Tuesday, August 9, 2011
“The prothonotary has returned!” he said.
But as I stepped onto the wooden-planked path looping the lake at our local nature center, the excitement this announcer had hoped to read on my face as he joyfully told me of his discovery was clearly absent.
I didn’t know this bird and, although I might have been able to conjure up a vague image in my mind from browsing the plates of warblers in my field guide, the proclamation of its presence there meant little…to me.
Years later, I would learn this bird while walking one summer afternoon on another wetland boardwalk, deeply shaded and winding between tall swamp cottonwood trees that stood in several inches of water.
Eventually, I matched both sound and sight to the boldly yellow-colored warbler in my field guide--the Prothonotary.
An afternoon’s shelter from the strong light and heat of July and my pursuit of ebony jewelwings had given me a life bird, time to stand and watch it work this wetland habitat, time to soak in the rich sound as it spread across the water, golden as the bird from which it flowed.
For the remainder of that summer, I found prothonotary warblers everywhere.
From beside every lake that I canoed,
every quiet river that I kayaked,
every river-rimmed trail that I hiked, I found the song and it followed me--and often, gave a glimpse of the golden bird--until I knew it well and understood the joy of finding its return.
In the sunny meadow, a handful of the uncommon flutterbys skipped, barely stopping to nectar
before whisking past and out of camera range.
Yes, everything about this picture of a still, wooded wetland should suggest a prothonotary warbler. And, if the mangrove forests of coastal Central and South America had sustained him for the winter, the bird I found last year would be back to breed here once more.
Through the darkened woods, across the water that stretched between the cottonwood trees, came the resounding call—clear and bright as the little bird behind it. And, in knowing the bird, hearing his song as I’d heard it before in the very same spot along the trail, my heart made just a little extra beat.
No one felt it but me.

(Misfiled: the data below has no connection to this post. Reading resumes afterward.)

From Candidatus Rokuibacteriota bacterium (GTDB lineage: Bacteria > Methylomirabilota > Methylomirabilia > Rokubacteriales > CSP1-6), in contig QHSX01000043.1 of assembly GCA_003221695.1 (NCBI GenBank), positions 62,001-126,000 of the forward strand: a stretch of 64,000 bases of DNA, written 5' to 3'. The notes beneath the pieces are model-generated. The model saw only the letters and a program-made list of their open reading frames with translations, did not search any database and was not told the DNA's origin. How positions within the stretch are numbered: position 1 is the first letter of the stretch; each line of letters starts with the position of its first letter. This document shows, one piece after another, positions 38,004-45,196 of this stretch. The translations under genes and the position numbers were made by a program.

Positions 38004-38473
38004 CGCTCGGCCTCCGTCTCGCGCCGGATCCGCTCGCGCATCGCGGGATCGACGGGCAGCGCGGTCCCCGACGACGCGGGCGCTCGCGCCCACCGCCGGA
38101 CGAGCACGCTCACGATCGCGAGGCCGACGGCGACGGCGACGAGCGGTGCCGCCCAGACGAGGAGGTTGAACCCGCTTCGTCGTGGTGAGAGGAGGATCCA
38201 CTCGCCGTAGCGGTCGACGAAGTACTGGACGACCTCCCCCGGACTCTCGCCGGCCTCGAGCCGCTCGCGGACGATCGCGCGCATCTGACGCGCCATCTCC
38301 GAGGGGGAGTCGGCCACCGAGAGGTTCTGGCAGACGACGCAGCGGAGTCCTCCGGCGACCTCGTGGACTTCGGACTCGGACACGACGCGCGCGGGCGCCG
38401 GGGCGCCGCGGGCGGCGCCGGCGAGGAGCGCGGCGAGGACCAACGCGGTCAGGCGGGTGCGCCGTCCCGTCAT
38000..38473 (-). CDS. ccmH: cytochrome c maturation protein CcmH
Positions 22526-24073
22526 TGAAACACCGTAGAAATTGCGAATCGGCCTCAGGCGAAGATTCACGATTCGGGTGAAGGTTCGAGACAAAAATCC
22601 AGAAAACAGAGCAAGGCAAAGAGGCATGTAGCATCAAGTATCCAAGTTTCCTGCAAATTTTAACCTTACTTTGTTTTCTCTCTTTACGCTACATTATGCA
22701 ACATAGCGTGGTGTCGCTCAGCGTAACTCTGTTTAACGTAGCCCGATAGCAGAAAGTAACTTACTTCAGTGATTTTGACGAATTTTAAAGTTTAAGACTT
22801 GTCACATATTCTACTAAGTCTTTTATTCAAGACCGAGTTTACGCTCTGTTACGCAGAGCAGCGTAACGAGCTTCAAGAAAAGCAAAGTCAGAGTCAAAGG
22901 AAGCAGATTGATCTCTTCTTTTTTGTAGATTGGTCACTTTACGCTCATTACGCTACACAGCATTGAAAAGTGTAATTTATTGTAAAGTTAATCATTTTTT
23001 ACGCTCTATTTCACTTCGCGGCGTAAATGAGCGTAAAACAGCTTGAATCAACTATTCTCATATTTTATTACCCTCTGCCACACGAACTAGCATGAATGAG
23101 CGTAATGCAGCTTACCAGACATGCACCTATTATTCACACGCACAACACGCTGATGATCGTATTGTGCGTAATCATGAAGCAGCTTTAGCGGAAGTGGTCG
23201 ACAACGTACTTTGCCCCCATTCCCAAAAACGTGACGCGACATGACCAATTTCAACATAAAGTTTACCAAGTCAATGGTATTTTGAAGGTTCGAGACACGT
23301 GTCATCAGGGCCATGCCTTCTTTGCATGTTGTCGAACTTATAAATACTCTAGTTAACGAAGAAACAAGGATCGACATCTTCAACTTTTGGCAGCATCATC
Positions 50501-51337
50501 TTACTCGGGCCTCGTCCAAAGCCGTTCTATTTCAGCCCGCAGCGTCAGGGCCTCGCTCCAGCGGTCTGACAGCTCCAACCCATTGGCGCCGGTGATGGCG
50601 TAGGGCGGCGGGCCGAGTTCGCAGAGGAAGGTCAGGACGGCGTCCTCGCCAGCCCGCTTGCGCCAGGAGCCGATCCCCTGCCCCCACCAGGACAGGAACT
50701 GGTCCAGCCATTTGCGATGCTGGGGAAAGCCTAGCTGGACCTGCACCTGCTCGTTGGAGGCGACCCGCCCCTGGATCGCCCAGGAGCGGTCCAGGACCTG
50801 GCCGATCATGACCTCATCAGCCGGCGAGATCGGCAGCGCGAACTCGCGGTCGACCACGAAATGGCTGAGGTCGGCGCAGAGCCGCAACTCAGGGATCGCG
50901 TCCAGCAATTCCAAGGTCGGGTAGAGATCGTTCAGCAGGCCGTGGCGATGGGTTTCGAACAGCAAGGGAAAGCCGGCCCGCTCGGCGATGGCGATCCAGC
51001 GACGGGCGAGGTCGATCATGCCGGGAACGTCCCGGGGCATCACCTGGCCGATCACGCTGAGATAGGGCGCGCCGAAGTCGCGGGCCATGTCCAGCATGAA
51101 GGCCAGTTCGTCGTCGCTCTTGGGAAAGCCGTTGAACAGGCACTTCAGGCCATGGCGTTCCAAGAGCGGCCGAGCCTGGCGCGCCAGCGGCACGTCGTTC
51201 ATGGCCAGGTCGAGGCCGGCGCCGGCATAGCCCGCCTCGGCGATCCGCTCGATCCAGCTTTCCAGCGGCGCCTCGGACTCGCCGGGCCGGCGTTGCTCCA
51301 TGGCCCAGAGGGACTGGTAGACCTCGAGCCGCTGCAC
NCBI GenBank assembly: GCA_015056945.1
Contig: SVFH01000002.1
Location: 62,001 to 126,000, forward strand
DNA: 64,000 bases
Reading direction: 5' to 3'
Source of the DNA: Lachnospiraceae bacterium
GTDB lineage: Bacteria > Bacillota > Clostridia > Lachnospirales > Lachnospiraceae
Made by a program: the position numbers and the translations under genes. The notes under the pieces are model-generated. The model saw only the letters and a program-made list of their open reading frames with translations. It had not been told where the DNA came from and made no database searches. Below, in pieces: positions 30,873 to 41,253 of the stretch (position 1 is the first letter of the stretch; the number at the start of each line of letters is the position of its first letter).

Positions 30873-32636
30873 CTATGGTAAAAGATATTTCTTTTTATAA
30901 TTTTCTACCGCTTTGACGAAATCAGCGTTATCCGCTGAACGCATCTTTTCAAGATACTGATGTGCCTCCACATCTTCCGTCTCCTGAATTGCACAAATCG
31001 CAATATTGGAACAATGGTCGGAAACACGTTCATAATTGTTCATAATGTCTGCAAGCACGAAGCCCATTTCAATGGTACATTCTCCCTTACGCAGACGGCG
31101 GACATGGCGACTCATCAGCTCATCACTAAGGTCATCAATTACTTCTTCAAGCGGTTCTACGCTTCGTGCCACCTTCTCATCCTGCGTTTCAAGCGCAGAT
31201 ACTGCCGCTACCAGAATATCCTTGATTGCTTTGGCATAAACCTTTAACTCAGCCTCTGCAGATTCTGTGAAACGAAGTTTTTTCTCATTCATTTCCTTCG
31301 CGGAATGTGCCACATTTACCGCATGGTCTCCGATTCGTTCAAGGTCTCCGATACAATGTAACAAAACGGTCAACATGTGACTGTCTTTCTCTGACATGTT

“The prothonotary had returned!”
The Prothonotary Warbler, Protonaria citrea, breeds in hardwood swamps and forested lakeshores of the southeastern United States and is named for the scribes (prothonotaries) in the Roman Catholic Church who wore golden, hooded robes. Dubbed the Golden Swamp Warbler by John James Audubon, it is the only eastern warbler to nest in tree cavities, often using the excavated holes of Downy Woodpeckers and building mossy nests in trees near or over standing water.
Adults forage in low foliage for aquatic insects, snails, flies, beetles and spiders.
Because the prothonotary warbler is extremely habitat specific, habitat loss (wooded wetlands in the southeastern US and mangrove swamps of Latin America) may cause this species to decline.
No matter where you might be on the birding curve—whether you’ve learned the prothonotary’s ringing call or have never even heard of such a bird, whether you’ve mastered all the species’ migration routes or are still fumbling to find the focus wheel of your binoculars—the Midwest Birding Symposium has something in it for YOU!
There’s no better way to improve your skills, than to put yourself smack in the middle of a bunch of better birders—experts who are passionate about sharing something they love with another and super-nice folks who fondly remember exactly where they were when someone showed them their first life birds.
It’s not too late to get registered.
You’ll be surprised how much fun birds and birders can be!
I’d love to see you there!